So originally my idea for the short story was just a general story about something involving the Warhammer 40k universe, specifically the First War for Armageddon. That transitioned to some guardsmen surviving on a daemon princes planet (spot the flaw). So I took the wartime aspect of Armageddon and the idea of a squad of guardsmen and combined the two. This is how I got the idea of Typhon Primaris. It was a planet that I was familiar with because I had played Warhammer 40,000: Dawn of War II – Retribution. So I got to put a squad of guardsmen on a planet that was embroiled in conflict but that they wouldn’t die instantly on. Most importantly though, I got to write a story using the lore of the Warhammer 40k universe. The main change that took place over our discussions and activities about writing this short story was the structure of the short story in my head. You see, I was originally just going to go for it and try to write the story with no clear structure in mind. This obviously would’ve made for a bad story and one that was kind of everywhere. Fortunately I took my idea and put it into a structure so I am hopefully creating at least a somewhat bearable story. Overall the perspective I had about writing a story changed completely because of the addition of structure. I honestly did think I was just going to have to go for it and take the leap of faith but thankfully I didn’t, otherwise you would’ve lost a few minutes of your life you could never get back. Since I’ve answered the suggested questions, I want to go over the Warhammer 40k universe and how I interpret the situation(s) presented in it. First of all I absolutely loved the story of the first war of Armageddon and Commissar Yarrick. I found it amazing that an ordinary man (or so we think) could survive his arm being severed long enough to defeat an ork warboss (who is notably and substantially stronger than a human). Even after he killed the ork warboss he then drove the warboss’ forces away from the hive city Hades. Another of my favorite stories in the Warhammer 40k universe is the progression of man throughout the millennia. The idea that a civilization could become one of the most powerful in the world and then fall due to corruption and rebellion among their leaders own sons is fascinating to me. Overall I am greatly enjoying writing this short story and I hope it will be just as nice to read!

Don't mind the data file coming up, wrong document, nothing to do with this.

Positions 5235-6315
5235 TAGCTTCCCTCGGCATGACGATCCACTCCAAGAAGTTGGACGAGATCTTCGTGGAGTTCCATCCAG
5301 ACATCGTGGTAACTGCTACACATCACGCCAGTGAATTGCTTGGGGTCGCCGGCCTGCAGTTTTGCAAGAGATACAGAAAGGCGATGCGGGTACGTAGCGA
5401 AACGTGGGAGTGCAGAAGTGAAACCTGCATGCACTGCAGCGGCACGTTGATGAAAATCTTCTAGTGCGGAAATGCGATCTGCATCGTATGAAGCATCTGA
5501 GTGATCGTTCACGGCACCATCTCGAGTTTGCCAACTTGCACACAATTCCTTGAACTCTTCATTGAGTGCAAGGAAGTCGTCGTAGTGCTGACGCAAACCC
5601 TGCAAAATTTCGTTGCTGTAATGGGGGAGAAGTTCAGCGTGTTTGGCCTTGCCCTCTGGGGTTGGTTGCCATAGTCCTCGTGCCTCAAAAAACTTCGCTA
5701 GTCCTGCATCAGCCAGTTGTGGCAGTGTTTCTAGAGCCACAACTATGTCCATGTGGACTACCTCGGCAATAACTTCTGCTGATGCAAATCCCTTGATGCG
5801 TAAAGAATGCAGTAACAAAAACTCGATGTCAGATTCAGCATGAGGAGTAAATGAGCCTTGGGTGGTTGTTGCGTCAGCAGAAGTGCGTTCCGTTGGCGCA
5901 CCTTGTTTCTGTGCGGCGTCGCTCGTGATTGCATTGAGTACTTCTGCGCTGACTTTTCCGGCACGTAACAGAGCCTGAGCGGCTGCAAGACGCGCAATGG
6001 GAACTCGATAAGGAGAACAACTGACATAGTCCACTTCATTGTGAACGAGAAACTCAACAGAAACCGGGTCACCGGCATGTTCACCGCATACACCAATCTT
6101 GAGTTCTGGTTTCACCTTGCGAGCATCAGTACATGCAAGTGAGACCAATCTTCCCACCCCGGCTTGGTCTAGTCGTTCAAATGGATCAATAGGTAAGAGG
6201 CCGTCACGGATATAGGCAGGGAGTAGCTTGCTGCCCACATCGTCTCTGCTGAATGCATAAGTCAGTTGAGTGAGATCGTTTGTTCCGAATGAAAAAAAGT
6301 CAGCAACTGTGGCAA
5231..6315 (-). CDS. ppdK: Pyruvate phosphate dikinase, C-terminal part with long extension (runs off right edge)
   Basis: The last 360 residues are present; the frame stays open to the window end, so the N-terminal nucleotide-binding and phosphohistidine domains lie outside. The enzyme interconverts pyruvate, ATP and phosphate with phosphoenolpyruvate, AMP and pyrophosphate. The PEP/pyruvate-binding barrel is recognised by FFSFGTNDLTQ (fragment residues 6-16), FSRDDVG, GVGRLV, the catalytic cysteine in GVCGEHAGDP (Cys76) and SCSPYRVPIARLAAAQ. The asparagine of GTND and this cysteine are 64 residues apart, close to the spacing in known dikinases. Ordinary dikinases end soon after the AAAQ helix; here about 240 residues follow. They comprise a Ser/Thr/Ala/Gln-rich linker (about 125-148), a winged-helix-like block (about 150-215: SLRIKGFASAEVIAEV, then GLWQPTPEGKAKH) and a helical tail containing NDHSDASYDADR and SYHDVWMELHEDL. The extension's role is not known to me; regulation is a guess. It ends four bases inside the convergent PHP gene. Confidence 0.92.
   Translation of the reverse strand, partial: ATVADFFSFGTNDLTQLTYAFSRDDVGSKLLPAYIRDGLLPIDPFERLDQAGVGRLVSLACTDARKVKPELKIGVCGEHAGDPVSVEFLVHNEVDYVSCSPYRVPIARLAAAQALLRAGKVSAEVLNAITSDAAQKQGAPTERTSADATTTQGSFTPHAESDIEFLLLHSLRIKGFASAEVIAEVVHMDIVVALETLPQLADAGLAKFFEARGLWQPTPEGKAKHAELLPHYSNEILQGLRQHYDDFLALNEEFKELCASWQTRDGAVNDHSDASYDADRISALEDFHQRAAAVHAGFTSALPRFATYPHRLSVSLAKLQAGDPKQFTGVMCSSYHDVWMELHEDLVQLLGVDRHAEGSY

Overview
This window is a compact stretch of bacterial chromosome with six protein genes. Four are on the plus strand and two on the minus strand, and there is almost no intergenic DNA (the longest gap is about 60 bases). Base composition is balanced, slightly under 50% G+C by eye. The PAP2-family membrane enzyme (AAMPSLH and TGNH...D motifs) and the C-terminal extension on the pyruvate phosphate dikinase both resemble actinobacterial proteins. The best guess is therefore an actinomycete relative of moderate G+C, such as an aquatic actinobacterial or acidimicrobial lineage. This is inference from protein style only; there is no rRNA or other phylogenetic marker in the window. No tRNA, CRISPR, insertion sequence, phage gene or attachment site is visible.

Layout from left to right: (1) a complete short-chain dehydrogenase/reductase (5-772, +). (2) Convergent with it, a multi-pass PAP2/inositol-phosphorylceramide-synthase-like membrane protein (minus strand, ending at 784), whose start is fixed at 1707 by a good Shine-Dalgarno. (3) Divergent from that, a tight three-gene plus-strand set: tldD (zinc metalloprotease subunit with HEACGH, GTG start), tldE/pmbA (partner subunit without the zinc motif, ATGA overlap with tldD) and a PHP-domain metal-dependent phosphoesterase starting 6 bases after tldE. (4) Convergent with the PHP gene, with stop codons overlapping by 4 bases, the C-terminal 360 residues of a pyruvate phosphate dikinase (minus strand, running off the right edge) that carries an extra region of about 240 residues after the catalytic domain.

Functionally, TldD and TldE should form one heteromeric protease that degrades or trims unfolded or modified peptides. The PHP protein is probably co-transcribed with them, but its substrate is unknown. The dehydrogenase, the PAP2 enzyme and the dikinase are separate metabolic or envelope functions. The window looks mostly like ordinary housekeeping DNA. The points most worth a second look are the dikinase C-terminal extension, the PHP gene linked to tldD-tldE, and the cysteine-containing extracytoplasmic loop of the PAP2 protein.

The book I am reading, “12 Rules for Life: An Antidote to Chaos”, has been extremely thought provoking so far. Some of the ideas discussed in the book thus far have been difficult to understand until days of thought. Even the foreword to the first lesson of the book brought up a thought that I hadn’t comprehended before. This thought would be one involving a perspective on life most people don’t take, which is an idea of Tao. This is a primarily Asian religion based on chaos and order. Jordan Peterson reveals that this base of religion can be applied to life as well. He says that life can be looked at materialistically. For instance, America is a rich country that has some of the best living conditions. On the other hand, Communist North Korea is poor and has some of the worst living conditions. Now watch how this changes when we look at these two countries through the lens of Taoism. America is one of the most chaotic nations, while still remaining an actual country. North Korea on the other hand, has one of the largest amounts of order in the world. “That doesn’t seem right!” you may say. And there is actually a very simple explanation. If there is too much chaos in a country, it is anarchy. If a country has too much order, it is tyranny. So you see, a balance is needed for a country to remain free, while also remaining orderly. It is also actually shown that people like order more than chaos. This is because the human condition makes us afraid of the unknown. This is because if we can predict what will happen, we can plan accordingly. This is a big reason why tyranny is such a looming threat. Humans like order so much, that they can sometimes forget that an amount of chaos is required for them to have basic freedoms. This is primarily because if you were given a choice as to which was better, you would choose chaos.